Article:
"What do you think you're doing?" Anakin asked, in a voice that would have registered sub-zero on a scale of friendliness. He fixed his stare unblinkingly on the two spots he knew the man's eyes would be behind the helmet, letting a touch of the Force seep into his words.

"We're under orders to locate and destroy all Jedi—" the trooper began, though somewhat uncertainly.

"So am I. And as you don't appear to be having much success, I'm obligated to take over for you," Anakin lied, glaring at him until he lowered his blaster rifle. "That's better. Now, tell the others to stand down. There has been another Jedi sighting over at the Temple, where the Emperor's assassins evidently fled. I've already sent another squad over, but I need your group to back them up until I can get there. Do you understand? This one, I'll take care of myself."

The trooper nodded at once, and immediately rushed over to alert the squad leader. After glancing at Anakin, the higher-ranking clonetrooper gave the affirmative and signaled to the rest to cease fire.

All it took was one venom-laced glare from beneath the folds of Anakin's black hood to convince the Commander not to waste any more time. The clones parted to form as aisle for him as Anakin advanced on an exhausted Obi-Wan, lightsaber blazing. Within seconds, the last of them had moved out.

"Well, you certainly took your time about it," the Jedi Master berated him, wiping sweat from his brow.

"You're the one always counseling patience. I thought you'd be proud I didn't charge headlong into the fight."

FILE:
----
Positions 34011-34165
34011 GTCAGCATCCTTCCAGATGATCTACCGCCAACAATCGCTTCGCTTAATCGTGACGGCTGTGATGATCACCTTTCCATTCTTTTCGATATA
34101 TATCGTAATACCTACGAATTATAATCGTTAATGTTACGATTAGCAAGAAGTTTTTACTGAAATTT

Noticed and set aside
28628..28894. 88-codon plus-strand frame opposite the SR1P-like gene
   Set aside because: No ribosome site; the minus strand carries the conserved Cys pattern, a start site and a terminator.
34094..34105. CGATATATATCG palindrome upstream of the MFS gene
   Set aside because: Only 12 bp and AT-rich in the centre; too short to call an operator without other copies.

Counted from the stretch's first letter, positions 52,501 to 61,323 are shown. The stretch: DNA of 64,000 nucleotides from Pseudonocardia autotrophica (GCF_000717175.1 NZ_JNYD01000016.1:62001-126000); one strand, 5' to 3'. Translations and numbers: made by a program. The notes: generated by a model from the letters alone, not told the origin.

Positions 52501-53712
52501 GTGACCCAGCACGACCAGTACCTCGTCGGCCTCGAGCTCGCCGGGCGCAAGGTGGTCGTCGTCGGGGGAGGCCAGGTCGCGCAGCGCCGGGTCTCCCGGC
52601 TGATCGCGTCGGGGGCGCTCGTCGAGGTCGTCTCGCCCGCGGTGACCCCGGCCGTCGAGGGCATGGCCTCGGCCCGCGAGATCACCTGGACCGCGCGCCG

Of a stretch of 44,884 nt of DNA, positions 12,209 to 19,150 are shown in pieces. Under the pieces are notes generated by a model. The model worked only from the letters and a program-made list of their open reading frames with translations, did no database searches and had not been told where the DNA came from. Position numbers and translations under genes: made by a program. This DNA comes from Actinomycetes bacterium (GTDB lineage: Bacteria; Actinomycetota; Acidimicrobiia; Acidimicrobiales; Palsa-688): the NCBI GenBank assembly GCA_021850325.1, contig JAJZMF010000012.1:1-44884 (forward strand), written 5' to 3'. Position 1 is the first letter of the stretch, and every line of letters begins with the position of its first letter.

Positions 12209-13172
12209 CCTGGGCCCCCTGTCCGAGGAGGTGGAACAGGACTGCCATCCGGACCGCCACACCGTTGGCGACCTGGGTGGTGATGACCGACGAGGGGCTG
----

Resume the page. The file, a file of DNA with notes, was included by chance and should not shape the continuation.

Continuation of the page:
Obi-Wan laughed, and clapped a hand on Anakin's shoulder.

"To tell you the truth, I was rather surprised. But pleasantly so. Now I think it's high time we left. I don't particularly wish to repeat that experience. It gives me the jitters watching you pose as a Sith."

Anakin smiled wryly and nodded.

"But can we please take the stairs this time?"


"Mm. Most unexpected this is," Yoda said several hours later, eyeing Anakin with some measure of suspicion. Anakin tried hard not to let his frustration get the better of him. After all, any Jedi would be a fool to take the word of the worst traitor the Order had seen in years. He had expected no less from Master Yoda, and Obi-Wan had warned him several times not to.

"What explanation give you?" the diminutive green Jedi asked, his eyes piercing right through Anakin as they had on the day of his first examination before the Council.

"None, Master. There's no excuse for what I've done."

Yoda tilted his head back to appraise Anakin from a different angle, tapping his gimer stick on the smooth floor of Senator Organa's ship.

"Then why do it?"